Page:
Swallows are symbols of good luck. Unfortunately, along with other species that feed primarily on aerial insects, they have experienced alarming and unexplained population declines in the past few decades.  They have experienced the greatest population declines of any bird group in North America.

Barn Swallow (Hirundo rustica).  One of world’s most widespread and common birds, this insect-eating species has experienced large population decreases that began in the mid-1980s in Canada.  The Breeding Bird Survey showed an overall decline of 76% in the 40 years from 1970 to 2009, and a drop of 30% from 1999 to 2009.   The causes of this decline are not well understood but are thought to be related to habitat loss, declines in insect populations, climate perturbations, parasites, invasive species and pesticides. The species is now federally designated as threatened and provincially blue-listed. Barn Swallows nest almost exclusively in or on human structures such as houses, barns, garages, sheds, and bridges, upon which it builds cup-shaped nests of mud mixed with grasses and lined with feathers and grass.

Barn Swallows by chumlee10.jpg
Juvenile Barn Swallows on the nest by Kev Chapman.jpg

Purple Martin (Progne subis arboricola) – This species is provincially blue listed. By the late 1970s it had almost completely disappeared from its previous range in the Pacific Northwest.  Purple Martins are colonial secondary cavity-nester that originally used abandoned woodpecker nest cavities in snags and live trees.  These birds are completely dependent on a supply of suitable nest cavities for breeding.  A highly successful volunteer nest-box program in the Georgia Basin caused the population to increase from 5 pairs in 1985 to 350 pairs in 2004.  Here on the Sunshine Coast, some of these man-made nest boxes have fallen into disrepair and are in need of upgrading to continue to provide nesting habitat.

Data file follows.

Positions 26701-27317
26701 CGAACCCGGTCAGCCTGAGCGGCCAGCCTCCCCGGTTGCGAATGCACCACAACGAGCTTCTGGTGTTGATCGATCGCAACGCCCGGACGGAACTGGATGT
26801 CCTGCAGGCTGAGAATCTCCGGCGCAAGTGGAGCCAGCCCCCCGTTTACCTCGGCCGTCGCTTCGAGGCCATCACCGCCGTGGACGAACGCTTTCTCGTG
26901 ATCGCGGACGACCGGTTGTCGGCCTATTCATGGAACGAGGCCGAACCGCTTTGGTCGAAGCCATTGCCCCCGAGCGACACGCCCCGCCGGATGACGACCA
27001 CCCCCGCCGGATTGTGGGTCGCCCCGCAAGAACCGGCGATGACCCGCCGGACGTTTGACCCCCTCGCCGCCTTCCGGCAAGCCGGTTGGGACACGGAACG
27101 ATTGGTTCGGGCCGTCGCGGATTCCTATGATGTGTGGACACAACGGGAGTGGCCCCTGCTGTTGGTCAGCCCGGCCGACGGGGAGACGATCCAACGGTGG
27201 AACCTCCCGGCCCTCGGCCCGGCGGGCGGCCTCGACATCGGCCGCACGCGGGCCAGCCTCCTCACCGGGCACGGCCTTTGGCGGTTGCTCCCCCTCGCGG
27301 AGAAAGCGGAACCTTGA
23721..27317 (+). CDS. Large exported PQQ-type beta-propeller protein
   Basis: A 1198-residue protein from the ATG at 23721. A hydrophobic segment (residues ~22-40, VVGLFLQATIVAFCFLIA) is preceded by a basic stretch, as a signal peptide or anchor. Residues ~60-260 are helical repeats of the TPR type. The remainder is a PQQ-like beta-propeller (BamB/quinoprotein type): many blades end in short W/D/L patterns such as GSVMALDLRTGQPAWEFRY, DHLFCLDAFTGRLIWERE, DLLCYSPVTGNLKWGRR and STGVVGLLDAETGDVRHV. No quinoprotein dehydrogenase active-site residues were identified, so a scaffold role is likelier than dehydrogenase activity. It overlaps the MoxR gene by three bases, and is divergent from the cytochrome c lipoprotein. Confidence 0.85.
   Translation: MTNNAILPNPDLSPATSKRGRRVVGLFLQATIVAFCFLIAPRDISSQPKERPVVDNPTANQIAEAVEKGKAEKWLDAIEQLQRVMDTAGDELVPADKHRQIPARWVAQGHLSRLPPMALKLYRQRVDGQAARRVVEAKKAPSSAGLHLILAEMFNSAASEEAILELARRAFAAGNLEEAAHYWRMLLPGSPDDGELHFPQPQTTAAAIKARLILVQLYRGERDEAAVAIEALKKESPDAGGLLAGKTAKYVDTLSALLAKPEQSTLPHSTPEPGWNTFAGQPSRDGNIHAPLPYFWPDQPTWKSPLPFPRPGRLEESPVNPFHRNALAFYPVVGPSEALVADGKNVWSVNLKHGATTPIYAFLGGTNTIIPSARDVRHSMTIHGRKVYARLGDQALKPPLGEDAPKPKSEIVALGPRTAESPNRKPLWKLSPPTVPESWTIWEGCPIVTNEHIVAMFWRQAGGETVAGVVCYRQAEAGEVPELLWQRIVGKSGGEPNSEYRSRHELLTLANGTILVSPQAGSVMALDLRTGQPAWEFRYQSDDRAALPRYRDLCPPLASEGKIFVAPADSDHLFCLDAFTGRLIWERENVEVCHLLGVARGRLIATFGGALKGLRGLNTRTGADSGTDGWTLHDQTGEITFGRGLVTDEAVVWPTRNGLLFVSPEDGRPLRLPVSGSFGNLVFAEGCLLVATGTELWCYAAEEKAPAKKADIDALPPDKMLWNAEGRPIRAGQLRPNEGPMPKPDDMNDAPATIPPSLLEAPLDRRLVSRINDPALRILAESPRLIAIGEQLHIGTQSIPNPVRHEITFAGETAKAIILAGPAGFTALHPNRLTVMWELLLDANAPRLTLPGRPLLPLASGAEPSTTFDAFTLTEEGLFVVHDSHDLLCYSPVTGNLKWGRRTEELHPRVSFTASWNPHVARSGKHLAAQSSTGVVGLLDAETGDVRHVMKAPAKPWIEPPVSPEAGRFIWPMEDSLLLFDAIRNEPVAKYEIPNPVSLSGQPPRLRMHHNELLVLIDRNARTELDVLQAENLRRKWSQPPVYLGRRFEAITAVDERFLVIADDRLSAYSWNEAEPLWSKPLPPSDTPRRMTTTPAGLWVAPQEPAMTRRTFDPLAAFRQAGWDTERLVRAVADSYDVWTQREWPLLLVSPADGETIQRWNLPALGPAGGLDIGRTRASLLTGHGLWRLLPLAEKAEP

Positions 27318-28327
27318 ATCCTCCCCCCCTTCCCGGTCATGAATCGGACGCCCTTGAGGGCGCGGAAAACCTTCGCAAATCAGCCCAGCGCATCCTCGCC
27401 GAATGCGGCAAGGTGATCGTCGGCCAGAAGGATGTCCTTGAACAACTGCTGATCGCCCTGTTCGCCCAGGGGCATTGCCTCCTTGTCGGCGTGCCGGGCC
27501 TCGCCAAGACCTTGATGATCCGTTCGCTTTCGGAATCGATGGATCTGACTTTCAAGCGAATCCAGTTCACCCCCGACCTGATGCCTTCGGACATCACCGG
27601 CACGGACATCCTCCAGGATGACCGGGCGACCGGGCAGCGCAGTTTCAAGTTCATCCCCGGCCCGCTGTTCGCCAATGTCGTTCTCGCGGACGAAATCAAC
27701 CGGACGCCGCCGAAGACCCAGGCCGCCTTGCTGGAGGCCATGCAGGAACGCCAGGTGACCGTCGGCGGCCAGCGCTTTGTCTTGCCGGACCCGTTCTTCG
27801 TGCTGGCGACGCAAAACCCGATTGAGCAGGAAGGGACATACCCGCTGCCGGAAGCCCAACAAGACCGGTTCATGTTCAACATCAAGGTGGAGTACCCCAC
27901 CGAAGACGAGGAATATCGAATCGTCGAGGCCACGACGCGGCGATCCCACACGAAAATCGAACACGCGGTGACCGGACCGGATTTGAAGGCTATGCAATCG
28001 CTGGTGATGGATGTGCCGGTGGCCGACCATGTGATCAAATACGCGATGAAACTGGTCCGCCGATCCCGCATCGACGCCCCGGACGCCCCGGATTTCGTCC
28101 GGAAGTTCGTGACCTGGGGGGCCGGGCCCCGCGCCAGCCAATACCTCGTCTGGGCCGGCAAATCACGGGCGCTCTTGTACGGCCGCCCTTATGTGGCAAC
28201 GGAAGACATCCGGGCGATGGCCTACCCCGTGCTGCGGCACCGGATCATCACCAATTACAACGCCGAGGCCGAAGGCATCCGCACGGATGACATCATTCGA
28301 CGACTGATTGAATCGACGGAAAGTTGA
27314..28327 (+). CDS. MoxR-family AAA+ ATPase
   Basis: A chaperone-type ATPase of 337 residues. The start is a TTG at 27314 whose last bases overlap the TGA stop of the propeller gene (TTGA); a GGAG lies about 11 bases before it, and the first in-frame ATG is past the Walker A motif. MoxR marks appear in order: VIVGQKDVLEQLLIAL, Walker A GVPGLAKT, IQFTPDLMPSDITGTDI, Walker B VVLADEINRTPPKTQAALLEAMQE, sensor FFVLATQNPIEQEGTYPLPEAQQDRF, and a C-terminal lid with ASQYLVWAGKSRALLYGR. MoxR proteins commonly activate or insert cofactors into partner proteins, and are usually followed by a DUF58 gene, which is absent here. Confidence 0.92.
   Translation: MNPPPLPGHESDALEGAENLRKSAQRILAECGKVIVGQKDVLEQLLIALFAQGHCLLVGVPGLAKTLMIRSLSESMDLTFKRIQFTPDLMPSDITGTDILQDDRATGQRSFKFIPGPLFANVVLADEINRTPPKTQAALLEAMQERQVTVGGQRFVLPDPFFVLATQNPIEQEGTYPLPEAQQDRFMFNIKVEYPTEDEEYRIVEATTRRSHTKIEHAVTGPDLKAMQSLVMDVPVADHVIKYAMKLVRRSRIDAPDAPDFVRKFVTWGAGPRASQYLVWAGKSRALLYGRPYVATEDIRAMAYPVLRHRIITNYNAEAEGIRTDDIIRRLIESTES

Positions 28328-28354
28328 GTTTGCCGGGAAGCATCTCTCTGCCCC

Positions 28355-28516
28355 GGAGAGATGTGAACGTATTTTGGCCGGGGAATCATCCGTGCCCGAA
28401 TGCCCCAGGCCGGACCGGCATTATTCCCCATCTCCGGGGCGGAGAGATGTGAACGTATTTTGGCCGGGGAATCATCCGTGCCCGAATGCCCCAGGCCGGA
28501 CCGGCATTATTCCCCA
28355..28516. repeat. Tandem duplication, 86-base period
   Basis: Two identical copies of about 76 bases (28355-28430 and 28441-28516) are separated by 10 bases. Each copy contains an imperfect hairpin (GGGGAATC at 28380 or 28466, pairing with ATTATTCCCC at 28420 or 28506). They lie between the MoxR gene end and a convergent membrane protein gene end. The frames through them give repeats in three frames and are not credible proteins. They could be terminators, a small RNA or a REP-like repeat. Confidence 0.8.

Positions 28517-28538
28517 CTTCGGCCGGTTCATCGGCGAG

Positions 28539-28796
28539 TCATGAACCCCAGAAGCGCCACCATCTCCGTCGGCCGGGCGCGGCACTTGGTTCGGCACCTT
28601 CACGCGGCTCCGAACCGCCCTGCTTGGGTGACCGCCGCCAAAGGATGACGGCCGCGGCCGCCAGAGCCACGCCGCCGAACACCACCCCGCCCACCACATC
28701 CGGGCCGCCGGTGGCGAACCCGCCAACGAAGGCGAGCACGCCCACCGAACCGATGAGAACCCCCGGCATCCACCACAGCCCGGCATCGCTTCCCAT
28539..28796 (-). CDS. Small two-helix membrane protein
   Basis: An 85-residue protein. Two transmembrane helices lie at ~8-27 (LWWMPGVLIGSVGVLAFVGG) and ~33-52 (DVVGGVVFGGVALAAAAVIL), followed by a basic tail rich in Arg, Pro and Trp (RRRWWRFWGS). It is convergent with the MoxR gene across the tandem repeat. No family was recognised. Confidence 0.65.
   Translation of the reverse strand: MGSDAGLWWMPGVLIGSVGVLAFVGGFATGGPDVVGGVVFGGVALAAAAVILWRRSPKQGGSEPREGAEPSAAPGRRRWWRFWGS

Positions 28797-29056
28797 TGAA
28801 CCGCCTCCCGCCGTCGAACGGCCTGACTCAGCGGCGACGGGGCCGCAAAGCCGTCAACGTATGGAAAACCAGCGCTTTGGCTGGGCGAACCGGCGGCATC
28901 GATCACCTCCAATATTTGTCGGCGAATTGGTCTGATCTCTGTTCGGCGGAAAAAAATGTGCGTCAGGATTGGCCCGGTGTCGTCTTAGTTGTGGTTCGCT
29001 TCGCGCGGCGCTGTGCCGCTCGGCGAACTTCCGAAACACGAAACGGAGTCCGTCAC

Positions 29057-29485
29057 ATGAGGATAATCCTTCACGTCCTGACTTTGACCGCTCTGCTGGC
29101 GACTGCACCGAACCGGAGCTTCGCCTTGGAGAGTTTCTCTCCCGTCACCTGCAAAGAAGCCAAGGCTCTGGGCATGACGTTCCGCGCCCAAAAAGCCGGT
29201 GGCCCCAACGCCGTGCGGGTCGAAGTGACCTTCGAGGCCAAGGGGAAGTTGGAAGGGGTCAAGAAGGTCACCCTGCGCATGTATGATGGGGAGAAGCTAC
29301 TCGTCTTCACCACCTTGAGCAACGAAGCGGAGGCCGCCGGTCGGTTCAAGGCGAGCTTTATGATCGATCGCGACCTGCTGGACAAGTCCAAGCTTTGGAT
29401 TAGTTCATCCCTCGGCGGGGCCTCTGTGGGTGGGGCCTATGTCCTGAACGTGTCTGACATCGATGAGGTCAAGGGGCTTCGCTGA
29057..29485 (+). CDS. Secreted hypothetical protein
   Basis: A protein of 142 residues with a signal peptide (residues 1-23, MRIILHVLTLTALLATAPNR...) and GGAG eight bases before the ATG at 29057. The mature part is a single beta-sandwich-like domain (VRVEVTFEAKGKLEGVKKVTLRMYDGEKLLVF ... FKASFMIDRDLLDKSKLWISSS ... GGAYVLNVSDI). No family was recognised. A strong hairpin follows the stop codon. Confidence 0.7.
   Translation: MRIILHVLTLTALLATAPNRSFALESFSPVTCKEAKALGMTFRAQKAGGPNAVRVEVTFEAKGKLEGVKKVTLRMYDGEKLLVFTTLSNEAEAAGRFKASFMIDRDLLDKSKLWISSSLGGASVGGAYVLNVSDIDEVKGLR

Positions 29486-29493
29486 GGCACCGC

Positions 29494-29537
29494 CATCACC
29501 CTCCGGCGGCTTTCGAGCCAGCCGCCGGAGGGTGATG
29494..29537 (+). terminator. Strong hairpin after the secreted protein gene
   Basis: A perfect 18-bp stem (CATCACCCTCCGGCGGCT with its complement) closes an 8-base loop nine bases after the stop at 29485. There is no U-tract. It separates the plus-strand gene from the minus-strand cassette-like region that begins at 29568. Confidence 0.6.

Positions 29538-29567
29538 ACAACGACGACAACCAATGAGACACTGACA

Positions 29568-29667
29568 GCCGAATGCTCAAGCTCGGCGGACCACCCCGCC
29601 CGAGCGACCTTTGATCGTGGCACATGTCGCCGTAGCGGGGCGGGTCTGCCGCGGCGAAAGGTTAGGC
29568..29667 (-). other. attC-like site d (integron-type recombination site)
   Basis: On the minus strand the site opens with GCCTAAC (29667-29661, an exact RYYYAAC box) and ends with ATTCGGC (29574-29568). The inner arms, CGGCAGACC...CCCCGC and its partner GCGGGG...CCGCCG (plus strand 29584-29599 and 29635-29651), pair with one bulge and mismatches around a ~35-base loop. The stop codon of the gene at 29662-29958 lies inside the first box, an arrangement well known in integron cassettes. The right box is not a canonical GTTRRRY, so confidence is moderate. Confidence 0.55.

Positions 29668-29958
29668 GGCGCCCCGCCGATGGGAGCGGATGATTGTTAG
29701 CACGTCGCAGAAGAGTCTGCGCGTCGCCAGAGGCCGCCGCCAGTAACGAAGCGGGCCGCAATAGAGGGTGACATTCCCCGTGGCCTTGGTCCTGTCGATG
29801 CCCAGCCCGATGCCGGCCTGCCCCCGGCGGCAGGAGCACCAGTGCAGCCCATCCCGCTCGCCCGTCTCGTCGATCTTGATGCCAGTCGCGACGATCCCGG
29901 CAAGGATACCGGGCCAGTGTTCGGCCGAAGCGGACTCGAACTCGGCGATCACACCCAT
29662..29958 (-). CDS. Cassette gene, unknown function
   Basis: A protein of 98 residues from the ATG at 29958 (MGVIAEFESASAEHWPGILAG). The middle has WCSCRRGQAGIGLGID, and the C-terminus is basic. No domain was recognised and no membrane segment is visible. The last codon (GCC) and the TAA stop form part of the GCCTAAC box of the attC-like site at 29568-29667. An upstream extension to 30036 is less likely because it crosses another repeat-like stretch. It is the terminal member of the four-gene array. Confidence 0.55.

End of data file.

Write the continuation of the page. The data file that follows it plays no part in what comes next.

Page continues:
Violet-Green Swallow (Tachycineta thalassina) and Tree Swallow (Tachycineta bicolor) – These are two more swallow species found in our region. Tree Swallows natural nesting habitat is in woodpecker cavities in snags around ponds. Violet-green Swallows are also secondary cavity nesters, and use similar nesting habitat to Tree Swallows, but also nest in rock cavities on cliffs, in colonies of 20 or more, as well as in nooks and crannies on human buildings and other structures. Both species will readily use man-made nest boxes.  Some naturalists report that they are experiencing declines in some areas of the Georgia Basin.

Our Work to Help Swallows

To help swallows, we are undertaking these activities:

  • Barn Swallows: Identifying, monitoring, and protecting nests; Increase nesting opportunities by installing Barn Swallow nest cups and shelves
  • Purple Martins: Installing nest boxes in conjunction with the BC Purple Martin Stewardship and Recovery Program  
  • Violet-Green and Tree Swallows: Helping community members to build and install nest boxes

 You Can Help!

  • If you have seen Barn Swallows nesting, on your property or elsewhere, please contact us
  • Join our Homes for Wildlife Program and install a home for swallows on your property

Learn More